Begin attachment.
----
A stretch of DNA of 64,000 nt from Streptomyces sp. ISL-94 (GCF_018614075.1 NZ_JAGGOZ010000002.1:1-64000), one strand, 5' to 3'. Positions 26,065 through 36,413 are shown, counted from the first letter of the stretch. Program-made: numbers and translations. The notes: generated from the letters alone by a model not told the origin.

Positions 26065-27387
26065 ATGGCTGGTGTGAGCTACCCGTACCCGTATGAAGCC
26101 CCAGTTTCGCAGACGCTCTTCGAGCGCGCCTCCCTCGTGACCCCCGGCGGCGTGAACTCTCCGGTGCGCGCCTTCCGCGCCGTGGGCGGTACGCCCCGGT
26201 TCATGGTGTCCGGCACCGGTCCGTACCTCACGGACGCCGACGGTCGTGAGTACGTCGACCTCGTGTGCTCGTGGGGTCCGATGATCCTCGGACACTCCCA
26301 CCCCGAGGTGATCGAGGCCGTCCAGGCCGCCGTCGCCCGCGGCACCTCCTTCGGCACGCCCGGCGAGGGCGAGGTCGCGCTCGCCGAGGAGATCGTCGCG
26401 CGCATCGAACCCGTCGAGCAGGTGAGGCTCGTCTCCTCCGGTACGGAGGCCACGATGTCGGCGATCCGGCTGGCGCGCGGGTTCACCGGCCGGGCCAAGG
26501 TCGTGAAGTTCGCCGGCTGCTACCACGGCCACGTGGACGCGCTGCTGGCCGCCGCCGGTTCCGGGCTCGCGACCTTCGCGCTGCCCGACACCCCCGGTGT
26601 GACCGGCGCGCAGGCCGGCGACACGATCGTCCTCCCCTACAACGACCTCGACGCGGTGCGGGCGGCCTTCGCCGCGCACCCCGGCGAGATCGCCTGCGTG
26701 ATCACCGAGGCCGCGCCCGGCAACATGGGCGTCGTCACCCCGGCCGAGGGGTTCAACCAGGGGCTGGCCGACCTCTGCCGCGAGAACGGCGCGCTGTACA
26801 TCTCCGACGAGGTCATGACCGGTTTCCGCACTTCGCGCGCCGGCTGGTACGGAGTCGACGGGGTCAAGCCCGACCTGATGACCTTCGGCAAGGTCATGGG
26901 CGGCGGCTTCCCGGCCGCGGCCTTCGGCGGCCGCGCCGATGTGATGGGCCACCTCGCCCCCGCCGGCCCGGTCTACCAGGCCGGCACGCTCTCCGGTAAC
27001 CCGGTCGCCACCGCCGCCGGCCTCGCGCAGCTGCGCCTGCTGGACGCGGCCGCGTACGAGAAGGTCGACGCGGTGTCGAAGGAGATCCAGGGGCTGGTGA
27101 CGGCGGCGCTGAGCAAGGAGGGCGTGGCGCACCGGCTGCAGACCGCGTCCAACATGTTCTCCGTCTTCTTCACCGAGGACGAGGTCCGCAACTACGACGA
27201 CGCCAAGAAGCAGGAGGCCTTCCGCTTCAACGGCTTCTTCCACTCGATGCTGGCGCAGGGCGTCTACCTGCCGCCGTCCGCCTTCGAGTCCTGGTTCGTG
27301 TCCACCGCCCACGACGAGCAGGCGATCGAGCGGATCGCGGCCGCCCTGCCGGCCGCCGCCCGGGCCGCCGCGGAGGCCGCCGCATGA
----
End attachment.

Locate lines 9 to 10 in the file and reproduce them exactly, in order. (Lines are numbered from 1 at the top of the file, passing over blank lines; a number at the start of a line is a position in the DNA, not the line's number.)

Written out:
26601 GACCGGCGCGCAGGCCGGCGACACGATCGTCCTCCCCTACAACGACCTCGACGCGGTGCGGGCGGCCTTCGCCGCGCACCCCGGCGAGATCGCCTGCGTG
26701 ATCACCGAGGCCGCGCCCGGCAACATGGGCGTCGTCACCCCGGCCGAGGGGTTCAACCAGGGGCTGGCCGACCTCTGCCGCGAGAACGGCGCGCTGTACA